Welcome to our first experiment! This is an old standby of mine; I first did it when I was teaching Comprehensive Science at Newark's Arts High School right after I graduated from college. It was at the beginning of the year and we were talking about the phases of matter. I wanted something to capture their interest (and messy things tend to do that!) and also where we could discuss some of the basic principles of science investigation. (At that point, I didn't have any textbooks so I was flying a bit by the seat of my pants, but that's another story.) The kids loved it; the janitorial staff, not so much (although I tried to make it up to them later with baked goods).
So, yes, this experiment is messy, very messy. There are a few ways to modify it so that the mess is limited but just be forewarned. And, as always, emphasize to your kids that nothing in the experiment should be eaten! (In this one, these are all basic kitchen items, but uncooked rice is not a fun thing for little tummies.)
- 1/4 cup cornstarch
- 3+ tablespoons water
- food coloring (optional)
- plastic sandwich bag (optional, this is one of the ways to reduce the mess level!)
- plastic cups (I bought a sleeve of cups at the grocery store that I plan to wash and reuse for other experiments but you could also use your regular kitchen cups or bowls, although it is a bit better if they all look the same)
- a variety of solid and liquid kitchen items (I chose three liquids (grape juice, water and oil) and three solids (sugar, beans and rice))
- science journal
I divided this activity into three sections, and with the time required to record information in their journals, it took the girls about an hour to do. If you don't want to spend that long, you could divide it over a couple of days or omit the journal component.
Part I - Solids and Liquids
Talk to them about the qualities of solids and liquids and see if they can give you other examples of solids and liquids. For older kids, you can also discuss the third state of matter, gas. (Helium balloons are good examples to bring up for a gas.)
Another thing that can be done during this stage is to talk about inferences, or guesses, that they are making. This is one of the reasons that I chose sugar as one of my solids. The girls automatically guessed that it was sugar (alas, we are a family of sweet tooths) but I made the point that it didn't have to be and opened the pantry, took out the canister of salt and poured that into another cup so they could see how similar it was to sugar. We talked about how else we could tell it was sugar vs. salt and, of course, taste came up (which I wouldn't let them do this time) but also the other senses. Interestingly, salt and sugar look very similar to the eye, but under the microscope one can see that salt tends to form geometric cubes while sugar has a more hexagonal shape. (This website has some great pictures of this, as well as lots of other interesting things both within the realm of science and without.)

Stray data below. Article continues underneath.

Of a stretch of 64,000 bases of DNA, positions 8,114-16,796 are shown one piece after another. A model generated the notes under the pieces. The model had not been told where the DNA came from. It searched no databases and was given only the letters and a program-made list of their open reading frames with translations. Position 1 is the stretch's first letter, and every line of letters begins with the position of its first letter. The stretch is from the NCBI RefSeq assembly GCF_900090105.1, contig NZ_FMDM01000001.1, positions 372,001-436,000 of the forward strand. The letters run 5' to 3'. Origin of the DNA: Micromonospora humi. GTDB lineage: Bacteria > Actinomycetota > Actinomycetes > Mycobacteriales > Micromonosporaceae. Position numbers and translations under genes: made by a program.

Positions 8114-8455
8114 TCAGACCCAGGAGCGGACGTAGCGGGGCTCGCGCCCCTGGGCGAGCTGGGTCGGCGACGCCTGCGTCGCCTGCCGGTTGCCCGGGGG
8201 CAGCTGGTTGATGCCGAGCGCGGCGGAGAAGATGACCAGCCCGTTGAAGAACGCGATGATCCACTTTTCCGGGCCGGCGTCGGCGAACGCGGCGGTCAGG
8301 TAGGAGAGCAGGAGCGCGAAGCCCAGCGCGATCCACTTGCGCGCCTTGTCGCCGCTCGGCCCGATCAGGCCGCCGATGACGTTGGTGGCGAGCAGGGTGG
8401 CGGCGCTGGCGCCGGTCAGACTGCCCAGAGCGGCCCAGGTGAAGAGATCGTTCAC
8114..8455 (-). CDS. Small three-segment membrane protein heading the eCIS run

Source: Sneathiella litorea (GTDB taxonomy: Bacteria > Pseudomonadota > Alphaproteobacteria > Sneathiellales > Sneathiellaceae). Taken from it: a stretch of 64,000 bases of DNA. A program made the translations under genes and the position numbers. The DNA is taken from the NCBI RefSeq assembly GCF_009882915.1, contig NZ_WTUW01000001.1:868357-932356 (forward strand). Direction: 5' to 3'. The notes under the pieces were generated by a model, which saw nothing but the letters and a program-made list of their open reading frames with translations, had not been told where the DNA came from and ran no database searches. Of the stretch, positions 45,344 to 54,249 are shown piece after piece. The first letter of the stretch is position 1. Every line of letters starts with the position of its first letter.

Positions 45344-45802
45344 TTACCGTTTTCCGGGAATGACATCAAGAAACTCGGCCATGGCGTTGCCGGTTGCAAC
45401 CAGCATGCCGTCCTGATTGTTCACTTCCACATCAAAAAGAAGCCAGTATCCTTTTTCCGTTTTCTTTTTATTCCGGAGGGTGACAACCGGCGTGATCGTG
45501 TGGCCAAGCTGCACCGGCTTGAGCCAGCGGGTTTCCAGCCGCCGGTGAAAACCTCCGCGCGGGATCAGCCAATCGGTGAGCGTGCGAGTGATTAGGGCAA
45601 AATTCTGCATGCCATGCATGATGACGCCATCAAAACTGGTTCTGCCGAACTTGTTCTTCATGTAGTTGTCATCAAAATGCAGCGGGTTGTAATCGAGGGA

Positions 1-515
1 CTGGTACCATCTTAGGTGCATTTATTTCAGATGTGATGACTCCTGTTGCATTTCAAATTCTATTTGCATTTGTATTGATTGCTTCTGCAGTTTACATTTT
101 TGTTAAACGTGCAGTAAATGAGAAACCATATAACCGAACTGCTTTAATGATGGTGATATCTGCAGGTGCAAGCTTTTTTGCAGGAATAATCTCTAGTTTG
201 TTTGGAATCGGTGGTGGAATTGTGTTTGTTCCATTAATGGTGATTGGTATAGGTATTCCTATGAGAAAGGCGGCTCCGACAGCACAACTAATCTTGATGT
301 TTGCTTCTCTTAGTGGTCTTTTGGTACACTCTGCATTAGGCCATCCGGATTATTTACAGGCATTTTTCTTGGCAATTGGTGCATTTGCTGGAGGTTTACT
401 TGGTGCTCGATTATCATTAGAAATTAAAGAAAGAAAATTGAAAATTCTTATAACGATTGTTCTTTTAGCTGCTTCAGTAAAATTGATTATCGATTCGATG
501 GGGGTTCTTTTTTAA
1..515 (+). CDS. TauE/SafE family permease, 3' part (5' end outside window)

(In our case, I wrote all the words for my little one. My older one wrote the titles at the bottom of the first one (oops) but I helped her label her pictures.)
Part II - Mixtures
One interesting thing that developed with our mixtures is that we were able to talk about the idea of dissolving because the girls mixed sugar with water and also beans with water. The sugar dissolved into the water, leaving the mixture still relatively clear (think: simple syrup) in contrast to the beans sitting at the bottom of the cup of water.
Again, allow time at the end to record what happened in the science journal.
Part III: Oobleck
Again, give the child time to draw in their journals at the end of this part of the activity. As this is the real experiment for this activity, it is good to have them record their guess as to whether its a solid or a liquid as well. (Both my girls thought that it was a liquid.)
So, the answer to whether its a solid or a liquid? It's both! Oobleck is actually a mixture. It is considered a colloid, which is a liquid with solid particles floating in it. Another example of a colloid is paint. Oobleck is also interesting because it demonstrates the principles of a non-Newtonian fluid - solid when force is applied to it with the ability of a liquid to flow without the force. I've read somewhere that if you make a big enough batch, you could walk on it! (I'm adventurous but that is a little much even for me...)
Science Process Skills Used In This Activity:
Science Process Skills Used In This Activity:
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Visit the science process skills page for more information on the different skills. I hope you enjoy this activity! If you try it, please leave me a comment to let me know how it goes!
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